I started seminary shortly after I became a Christian. Like many young, hungry Christians, I got really into apologetics (the practice of defending the faith). Unfortunately, like many Christians, I was more interested in winning arguments – not people. I looked for ways to intellectually shut people down, rather than to show them who Jesus was and what he accomplished for lost sinners like me. Those of you who knew me during this season can remember I was quite the bulldozer – something I’m still working on to this day.
Imagine my initial excitement when in my first year at seminary I signed up for a class on the Christian response to Islam. I was fired up. I thought to myself, “Alright, this class is going to give me a powerful 3-point argument to tear down any Muslim who tries to debate me!” I never once considered how I could approach people with love like Jesus did. I just wanted to shut people down.
I’ll never forget what happened to me during this course. During the first hour on the first day of class, the professor gave a powerful sermon that completely cut me shreds. He was preaching on the importance of actually loving others like Christ. Then he landed the finishing blow which pierced me to the core: “If you don’t love people, then you have no business being here.”
It was like he was talking right to the heart of my own sin and pride. I was devastated by my blindness and hardheartedness for weeks. How could I be so blind? All this time spent learning how to “defend the faith,” and I failed to learn how to love people. The only thing I heard in my head for weeks was, “You just don’t love anyone.” What a fool I had been, but I’m grateful that God opened me to my sin, and began to teach me the importance of really seeking to love people when I share the gospel, not just win arguments.
“You just don’t love anyone.”
I’m not sure what it is, but Christians – especially those of the Reformed variety – can often lose their way when they’re trying to bring others to Jesus. Author Bob Goff, someone I probably would’ve dismissed all those years ago as not being “theological enough” puts it this way:
Arguments won’t change people. Simply giving away kindness won’t either. Only Jesus has the power to change people, and it will be harder for them to see Jesus if their view of him is blocked by our big opinions.
St. Paul had a similar attitude toward his evangelistic encounters. He wrote: Walk in wisdom toward outsiders, making the best use of the time. Let your speech always be gracious, seasoned with salt, so that you may know how you ought to answer each person (Colossians 4:5-6). Elsewhere he writes, Rather, speaking the truth in love, we are to grow up in every way into him who is the head, into Christ (Ephesians 4:15).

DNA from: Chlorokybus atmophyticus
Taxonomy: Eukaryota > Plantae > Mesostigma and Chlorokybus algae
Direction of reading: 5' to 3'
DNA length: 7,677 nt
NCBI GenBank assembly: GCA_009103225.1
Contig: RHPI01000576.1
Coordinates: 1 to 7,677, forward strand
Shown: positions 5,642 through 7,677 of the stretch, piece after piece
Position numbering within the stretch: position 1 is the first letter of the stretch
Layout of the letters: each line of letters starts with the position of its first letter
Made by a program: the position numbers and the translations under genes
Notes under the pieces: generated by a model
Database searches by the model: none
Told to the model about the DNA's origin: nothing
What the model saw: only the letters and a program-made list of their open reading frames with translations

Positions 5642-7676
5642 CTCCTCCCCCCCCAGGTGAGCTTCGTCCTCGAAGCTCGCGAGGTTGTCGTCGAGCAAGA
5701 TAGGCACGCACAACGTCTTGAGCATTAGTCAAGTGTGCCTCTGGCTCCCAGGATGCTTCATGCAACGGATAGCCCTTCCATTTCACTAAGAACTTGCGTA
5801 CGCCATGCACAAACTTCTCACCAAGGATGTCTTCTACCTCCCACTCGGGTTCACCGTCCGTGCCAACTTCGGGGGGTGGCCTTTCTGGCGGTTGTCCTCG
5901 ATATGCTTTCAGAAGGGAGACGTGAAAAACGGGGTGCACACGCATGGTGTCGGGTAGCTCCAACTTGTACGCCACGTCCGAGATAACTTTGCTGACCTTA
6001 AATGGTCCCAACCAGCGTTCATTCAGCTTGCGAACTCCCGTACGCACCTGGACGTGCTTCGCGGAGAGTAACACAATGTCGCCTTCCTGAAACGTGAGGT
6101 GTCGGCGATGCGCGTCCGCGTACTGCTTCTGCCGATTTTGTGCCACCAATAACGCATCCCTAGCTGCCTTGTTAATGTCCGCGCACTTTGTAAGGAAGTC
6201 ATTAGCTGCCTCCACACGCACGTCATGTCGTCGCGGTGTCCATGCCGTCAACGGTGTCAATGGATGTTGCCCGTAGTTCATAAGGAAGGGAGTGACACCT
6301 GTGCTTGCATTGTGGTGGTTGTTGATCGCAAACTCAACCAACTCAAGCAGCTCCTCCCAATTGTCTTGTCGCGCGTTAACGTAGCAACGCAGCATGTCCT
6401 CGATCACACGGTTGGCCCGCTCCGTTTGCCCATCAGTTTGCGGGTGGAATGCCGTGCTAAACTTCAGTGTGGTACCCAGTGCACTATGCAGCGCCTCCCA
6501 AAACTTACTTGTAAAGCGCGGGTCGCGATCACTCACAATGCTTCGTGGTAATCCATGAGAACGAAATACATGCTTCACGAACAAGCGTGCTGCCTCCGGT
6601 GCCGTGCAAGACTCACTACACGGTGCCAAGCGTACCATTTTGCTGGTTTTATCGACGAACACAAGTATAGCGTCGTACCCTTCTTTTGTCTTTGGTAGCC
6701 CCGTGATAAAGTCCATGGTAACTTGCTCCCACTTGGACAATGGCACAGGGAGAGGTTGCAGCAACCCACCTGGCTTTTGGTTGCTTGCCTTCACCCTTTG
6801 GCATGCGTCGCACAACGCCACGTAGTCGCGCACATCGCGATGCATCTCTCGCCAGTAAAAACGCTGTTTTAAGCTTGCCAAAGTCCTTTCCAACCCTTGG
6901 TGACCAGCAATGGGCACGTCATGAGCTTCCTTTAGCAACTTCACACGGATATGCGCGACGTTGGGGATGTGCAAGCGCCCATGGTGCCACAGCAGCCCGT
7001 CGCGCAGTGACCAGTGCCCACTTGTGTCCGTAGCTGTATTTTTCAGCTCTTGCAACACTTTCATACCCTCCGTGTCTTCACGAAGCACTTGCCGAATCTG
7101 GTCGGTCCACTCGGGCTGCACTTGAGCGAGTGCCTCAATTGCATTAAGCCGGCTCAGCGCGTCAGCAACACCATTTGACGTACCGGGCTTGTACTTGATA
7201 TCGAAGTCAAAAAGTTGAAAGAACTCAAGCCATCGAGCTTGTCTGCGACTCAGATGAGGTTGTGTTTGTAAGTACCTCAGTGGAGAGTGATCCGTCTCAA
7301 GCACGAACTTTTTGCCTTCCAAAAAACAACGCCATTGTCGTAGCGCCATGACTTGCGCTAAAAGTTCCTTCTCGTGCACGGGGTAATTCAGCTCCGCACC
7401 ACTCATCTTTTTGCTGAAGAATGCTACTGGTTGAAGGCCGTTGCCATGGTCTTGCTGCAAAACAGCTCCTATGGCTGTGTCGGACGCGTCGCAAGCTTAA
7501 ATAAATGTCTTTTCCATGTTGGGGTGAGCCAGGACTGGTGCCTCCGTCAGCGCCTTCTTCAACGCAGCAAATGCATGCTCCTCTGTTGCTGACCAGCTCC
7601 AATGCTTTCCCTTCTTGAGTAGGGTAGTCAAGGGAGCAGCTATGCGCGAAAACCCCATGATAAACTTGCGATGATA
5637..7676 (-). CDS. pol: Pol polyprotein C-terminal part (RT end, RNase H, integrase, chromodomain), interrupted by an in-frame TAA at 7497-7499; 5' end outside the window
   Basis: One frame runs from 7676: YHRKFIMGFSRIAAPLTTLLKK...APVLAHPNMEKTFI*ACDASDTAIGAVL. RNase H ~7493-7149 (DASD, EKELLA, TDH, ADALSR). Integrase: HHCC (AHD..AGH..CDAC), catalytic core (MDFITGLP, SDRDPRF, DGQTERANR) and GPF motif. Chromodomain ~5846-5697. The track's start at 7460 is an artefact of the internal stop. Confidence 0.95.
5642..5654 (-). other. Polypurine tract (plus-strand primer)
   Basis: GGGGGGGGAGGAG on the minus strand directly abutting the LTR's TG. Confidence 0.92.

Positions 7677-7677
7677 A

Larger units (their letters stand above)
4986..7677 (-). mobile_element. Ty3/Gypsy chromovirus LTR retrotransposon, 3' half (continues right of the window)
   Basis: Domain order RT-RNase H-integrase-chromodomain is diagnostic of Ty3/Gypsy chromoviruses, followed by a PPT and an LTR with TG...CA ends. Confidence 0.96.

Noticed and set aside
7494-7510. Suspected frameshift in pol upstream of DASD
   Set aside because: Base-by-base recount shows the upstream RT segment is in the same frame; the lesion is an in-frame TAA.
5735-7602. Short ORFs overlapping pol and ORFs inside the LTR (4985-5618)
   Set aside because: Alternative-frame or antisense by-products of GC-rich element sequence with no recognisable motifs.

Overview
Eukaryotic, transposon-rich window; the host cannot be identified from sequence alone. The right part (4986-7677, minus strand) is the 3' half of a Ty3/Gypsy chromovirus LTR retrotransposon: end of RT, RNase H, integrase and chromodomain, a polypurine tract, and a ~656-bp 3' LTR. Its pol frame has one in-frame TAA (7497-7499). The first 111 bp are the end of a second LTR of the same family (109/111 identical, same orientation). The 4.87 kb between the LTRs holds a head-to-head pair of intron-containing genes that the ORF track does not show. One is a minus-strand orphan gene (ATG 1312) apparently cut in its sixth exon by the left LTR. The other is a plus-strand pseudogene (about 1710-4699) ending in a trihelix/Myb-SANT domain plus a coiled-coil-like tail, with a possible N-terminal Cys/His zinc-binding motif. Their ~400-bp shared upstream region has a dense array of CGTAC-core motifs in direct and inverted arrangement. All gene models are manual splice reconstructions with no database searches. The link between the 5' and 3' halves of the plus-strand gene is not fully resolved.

Here’s the important thing for us to remember: love is never opposed to truth. Kindness is never opposed to good theology. Gentleness is never opposed to an articulate explanation of the Gospel. Principles are never opposed to showing mercy. An argumentative and combative spirit, however, is opposed to everything that Christians should stand for.
Yet, we wouldn’t know that based on how many of us engage in evangelism. Many of us can be downright bullies – especially on social media. Our non-Christian friends may hate the message of Christianity, but they should never hate the messenger.
Psychologist and author Carl Rogers once said, The central core difficulty in people, as I have come to know them, is that in the great majority of cases they despise themselves, and regard themselves as worthless and unlovable.
Love is never opposed to truth. Kindness is never opposed to good theology. Gentleness is never opposed to an articulate explanation of the Gospel. Principles are never opposed to showing mercy.
Let me tell you something – he was right. The more time I spend with people, the more I come to see the true of those words. Does our message, demeanor and speech communicate to people that we deeply love God’s image bearers, because we have learned what it means to be deeply loved by God himself?
Or do we end up just heaping a greater sense of shame, worthlessness and alienation on others by the way we treat them? When we try to make someone look stupid and illogical, chances are they’re not going to feel very loved. As Ann Voskamp has said, It is best to befriend those now who we hope to be his friend for all eternity. She’s right.
Recently, I’ve been waking up to the realization that a Christ-like love isn’t something we wait to show to others. We don’t need to wait to have all the right answers and rebuttals, we don’t wait to have all the right theology, we don’t wait for the exact and perfect timing to show love to others.
If we are becoming more like Christ, then our love is going to reflect that. We will be compelled to engage with others in love, to reach out to that neighbor who annoys us, to move toward those who have wronged us. Love doesn’t wait. As my new friend Bob Goff would say, love does.
Whenever I find myself unwilling to move toward someone in love, whenever I find myself more motivated by winning an argument by making someone else look stupid, God always seems to remind me of my professor from that class all those years ago. I can still hear his voice, and it continues to ask me: “Do you love them?”
Bob Goff – Everybody, Always
Scott Sauls – Befriend